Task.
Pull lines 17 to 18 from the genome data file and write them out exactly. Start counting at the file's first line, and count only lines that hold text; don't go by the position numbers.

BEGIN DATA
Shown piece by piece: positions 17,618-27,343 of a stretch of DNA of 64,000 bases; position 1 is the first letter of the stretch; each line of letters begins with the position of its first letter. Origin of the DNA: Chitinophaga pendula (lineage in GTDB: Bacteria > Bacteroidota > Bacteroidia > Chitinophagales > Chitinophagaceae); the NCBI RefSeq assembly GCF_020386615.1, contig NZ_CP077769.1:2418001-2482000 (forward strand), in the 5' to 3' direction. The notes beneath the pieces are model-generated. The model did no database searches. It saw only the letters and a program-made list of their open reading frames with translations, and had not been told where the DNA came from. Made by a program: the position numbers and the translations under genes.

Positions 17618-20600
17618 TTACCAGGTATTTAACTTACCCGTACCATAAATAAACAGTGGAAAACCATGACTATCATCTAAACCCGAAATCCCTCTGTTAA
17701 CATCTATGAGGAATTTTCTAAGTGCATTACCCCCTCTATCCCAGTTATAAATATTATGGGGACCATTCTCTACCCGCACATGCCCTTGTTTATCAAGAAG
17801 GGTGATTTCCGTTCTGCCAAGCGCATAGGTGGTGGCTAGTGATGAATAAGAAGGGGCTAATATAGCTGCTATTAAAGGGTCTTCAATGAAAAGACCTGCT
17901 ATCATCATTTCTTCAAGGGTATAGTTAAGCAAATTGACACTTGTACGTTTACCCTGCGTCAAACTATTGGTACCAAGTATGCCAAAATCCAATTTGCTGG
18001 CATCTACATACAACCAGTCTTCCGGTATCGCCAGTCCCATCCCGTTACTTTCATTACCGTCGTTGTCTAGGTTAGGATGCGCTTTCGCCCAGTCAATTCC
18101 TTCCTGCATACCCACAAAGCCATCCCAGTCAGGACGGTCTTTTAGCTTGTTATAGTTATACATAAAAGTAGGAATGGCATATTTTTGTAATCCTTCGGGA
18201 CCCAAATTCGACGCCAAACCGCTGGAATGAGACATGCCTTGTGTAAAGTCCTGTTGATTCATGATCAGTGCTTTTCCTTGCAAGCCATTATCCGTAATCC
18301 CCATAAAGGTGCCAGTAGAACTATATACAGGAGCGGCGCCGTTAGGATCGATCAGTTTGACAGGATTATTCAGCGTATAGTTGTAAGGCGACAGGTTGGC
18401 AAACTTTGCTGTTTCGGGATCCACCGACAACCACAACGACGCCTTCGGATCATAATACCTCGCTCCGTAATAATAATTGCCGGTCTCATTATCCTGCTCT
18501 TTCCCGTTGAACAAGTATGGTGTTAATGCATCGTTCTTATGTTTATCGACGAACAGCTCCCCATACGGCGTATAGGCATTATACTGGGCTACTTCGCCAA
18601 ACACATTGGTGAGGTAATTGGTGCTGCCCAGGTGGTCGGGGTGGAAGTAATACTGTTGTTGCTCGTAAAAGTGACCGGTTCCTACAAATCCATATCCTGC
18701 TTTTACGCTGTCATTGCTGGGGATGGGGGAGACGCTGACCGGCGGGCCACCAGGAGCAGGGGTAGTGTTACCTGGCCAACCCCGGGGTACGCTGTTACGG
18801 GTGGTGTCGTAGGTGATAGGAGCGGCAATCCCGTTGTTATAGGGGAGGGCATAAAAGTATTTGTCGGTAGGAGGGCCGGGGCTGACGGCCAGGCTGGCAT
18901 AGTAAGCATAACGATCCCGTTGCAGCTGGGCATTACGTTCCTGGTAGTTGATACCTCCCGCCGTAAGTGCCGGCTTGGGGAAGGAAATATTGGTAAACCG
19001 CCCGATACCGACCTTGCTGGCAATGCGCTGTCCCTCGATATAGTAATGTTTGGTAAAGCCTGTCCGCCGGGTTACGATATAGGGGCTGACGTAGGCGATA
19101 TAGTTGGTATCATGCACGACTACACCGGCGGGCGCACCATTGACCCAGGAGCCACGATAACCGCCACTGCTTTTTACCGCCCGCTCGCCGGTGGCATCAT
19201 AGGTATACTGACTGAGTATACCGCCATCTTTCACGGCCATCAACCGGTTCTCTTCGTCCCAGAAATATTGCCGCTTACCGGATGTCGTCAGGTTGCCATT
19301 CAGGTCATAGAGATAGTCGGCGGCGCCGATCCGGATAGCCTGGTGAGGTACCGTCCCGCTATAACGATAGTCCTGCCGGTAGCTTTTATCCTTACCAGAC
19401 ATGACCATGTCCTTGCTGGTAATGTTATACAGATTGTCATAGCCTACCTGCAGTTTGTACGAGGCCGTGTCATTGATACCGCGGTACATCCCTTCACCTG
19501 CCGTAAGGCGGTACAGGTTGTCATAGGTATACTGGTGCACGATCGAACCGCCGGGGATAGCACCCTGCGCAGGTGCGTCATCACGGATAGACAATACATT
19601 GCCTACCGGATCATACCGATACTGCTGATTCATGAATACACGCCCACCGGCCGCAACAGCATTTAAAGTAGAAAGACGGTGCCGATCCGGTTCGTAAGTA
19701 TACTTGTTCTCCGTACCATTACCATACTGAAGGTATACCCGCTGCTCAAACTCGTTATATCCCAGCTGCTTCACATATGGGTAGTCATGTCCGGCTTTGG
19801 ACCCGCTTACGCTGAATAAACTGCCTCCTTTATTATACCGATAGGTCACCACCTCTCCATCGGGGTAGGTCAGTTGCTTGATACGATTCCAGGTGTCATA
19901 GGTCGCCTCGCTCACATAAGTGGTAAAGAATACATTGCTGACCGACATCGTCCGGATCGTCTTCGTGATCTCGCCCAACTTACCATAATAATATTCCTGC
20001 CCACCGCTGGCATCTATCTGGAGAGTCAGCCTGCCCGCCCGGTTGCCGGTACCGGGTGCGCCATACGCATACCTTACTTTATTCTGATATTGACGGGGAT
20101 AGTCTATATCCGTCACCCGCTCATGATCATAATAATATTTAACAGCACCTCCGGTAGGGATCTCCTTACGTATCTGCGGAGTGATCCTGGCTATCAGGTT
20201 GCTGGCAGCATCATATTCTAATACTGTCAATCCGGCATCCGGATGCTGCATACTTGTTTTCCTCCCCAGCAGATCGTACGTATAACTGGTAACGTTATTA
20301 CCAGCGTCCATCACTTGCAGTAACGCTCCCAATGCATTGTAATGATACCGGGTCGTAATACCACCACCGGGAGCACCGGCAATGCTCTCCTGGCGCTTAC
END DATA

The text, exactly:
19001 CCCGATACCGACCTTGCTGGCAATGCGCTGTCCCTCGATATAGTAATGTTTGGTAAAGCCTGTCCGCCGGGTTACGATATAGGGGCTGACGTAGGCGATA
19101 TAGTTGGTATCATGCACGACTACACCGGCGGGCGCACCATTGACCCAGGAGCCACGATAACCGCCACTGCTTTTTACCGCCCGCTCGCCGGTGGCATCAT